wo knocks. I swallowed hard. A middle-aged Korean woman with dimpled cheeks, her hair held back by a tiny blue butterfly clip, peeked around the door.
"Annyeonghaseyo," I said softly, timidly — my awful Korean accent worse than normal.
"Annyeonghasey…" Her voice cracked. She couldn't finish the word for hello. She began to cry, her sobs almost a moan, and locked her arms around me. She repeated something faintly.
"She's saying she's sorry," the social worker who was with us translated. "She said she's really, really sorry."
As I listened to 25 years of shame spill from somewhere deep inside her, it was impossible not to break down with her.
"I missed you," she said. "I've never forgotten you."
I would not cry again during my 3 1/2-hour meeting with my biological mother.
But in those moments I cried because I understood the depth of her pain — and I knew I was helping to relieve it.
On my application for a program that brings Koreans adopted abroad back to the land of their birth, I ranked "Search for your birth parents if possible" the lowest on a scale from one to five.
On a survey, the adoption agency that organizes the annual trip asked: "Do you want to pursue a possible birth search?" I circled "Don't know."
Unlike many other adoptees, I have never been all that curious about, much less troubled by, my adoption. My parents, who are white, handled the topic so smoothly that I don't remember ever having a formal conversation about it. I got a good education, I have a good job and I'm surrounded by loving friends and family. I know how fortunate I am.
But after taking an Asian American studies class in college, joining an Asian journalism group and just living close to Los Angeles' Koreatown, I wanted to learn more about the country I last saw when I was 4 months old.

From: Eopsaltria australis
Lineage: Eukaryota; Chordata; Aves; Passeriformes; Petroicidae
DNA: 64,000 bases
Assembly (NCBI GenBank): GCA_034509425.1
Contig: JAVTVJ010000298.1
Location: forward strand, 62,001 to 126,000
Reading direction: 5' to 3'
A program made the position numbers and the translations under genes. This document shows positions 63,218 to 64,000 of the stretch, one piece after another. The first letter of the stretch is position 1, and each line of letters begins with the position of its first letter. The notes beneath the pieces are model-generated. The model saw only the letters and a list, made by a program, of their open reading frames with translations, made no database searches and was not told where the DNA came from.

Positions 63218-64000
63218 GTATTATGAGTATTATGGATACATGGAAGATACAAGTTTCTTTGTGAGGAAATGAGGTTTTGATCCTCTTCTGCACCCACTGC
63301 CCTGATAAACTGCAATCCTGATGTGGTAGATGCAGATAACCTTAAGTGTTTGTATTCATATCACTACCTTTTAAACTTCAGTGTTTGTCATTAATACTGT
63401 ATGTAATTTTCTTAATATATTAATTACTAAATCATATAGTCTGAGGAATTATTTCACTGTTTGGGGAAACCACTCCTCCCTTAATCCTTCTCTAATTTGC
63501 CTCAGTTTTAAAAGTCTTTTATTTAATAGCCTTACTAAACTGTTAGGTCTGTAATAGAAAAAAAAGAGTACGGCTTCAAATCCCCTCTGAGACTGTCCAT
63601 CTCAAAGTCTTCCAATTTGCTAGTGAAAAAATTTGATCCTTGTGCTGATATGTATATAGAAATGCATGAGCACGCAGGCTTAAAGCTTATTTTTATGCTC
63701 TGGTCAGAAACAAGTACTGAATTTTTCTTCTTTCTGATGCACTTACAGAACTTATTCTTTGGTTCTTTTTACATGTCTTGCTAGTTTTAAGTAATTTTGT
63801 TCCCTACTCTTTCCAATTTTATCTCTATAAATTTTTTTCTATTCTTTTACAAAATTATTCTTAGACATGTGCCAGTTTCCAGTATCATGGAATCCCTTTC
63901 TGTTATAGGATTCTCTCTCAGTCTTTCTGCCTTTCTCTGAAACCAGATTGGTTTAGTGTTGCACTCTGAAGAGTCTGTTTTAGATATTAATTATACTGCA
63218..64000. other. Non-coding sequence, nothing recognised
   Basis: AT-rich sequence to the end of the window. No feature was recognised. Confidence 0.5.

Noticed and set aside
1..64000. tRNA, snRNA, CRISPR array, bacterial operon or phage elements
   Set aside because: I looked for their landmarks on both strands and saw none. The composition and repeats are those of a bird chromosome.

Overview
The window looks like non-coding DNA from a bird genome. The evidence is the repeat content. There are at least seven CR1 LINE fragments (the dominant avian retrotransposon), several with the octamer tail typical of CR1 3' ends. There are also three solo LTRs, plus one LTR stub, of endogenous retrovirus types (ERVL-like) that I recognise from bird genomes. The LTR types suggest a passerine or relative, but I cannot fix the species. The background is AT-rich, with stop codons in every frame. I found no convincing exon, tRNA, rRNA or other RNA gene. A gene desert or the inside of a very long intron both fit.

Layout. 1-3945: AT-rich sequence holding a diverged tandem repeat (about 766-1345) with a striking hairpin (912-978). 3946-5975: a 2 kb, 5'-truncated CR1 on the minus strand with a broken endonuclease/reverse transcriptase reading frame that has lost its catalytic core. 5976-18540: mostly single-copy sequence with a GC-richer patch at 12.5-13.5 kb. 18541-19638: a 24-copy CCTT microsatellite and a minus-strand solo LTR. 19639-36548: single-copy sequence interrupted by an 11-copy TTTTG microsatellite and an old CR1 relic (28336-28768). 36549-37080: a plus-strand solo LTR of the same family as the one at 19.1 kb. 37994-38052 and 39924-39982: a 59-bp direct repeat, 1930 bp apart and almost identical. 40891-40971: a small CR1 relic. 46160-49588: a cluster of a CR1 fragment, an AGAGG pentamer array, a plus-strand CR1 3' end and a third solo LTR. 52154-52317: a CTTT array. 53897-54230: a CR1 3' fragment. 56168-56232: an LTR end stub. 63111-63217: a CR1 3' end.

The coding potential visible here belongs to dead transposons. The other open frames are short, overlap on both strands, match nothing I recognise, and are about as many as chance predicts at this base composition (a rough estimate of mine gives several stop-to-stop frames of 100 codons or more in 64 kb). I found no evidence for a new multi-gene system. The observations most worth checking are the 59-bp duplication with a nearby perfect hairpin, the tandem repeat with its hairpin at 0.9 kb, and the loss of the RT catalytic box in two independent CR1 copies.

So I applied for the Happy Trail in Korea program, organized by my adoption agency, Holt Children's Services. In July, I joined 16 other Korean adoptees from five countries, ages 19 to 39 — many, like me, visiting South Korea for the first time.
During a 12-day marathon, this eclectic group became as tightknit as any set of summer campers ever could.
We cheered one another on as together we broke boards during taekwondo, drunkenly sang Britney Spears songs at karaoke and most of all, swapped stories about the things we had in common.
But each of us came to Korea for a different reason. Some wanted a free international vacation. Others were searching for their identity.
Some of the 17 told the agency that they didn't want to search for their parents at all. Others longed to find their families, but struck out. Only six of us met our biological parents during the trip.
Two French sisters, Camille and Marion, were 4 and 6 when their father dropped them off at the agency, promising that he would be back soon. Marion, now 30, still remembers what the building looked like.
Their father never came back — until their meeting this summer.
When Camille and Marion returned from their reunion, they passed around baby pictures — ecstatic to finally have the little images of themselves so many of us take for granted. Camille playfully tried to hide one photo she thought made her head look too round. Then she summed up her meeting and the common thread in each of our experiences.
"It was like swimming, swimming, swimming…"
That same day, I returned from my own meeting with my biological mother. A friend I call my "Seoul mate" delicately slipped her hand over mine. She furrowed her brow, and felt she had to ask: "Are you OK?"
After the hug at the door, my biological mother and I took seats on opposite sides of a small oval table. On the lime-green wallpaper, birds hovered near a tree with wavy branches, making the room feel a little like a children's nursery.
I had misjudged the magnitude of this meeting — both for my biological mother and for me.
She scooted her chair around the table so she could snuggle up next to me. She began massaging my arm up and down, up and down. She grasped my hand and held on for most of the first hour. She told me her name was Lee Jung-soon, and I told her my name was Matt Stevens.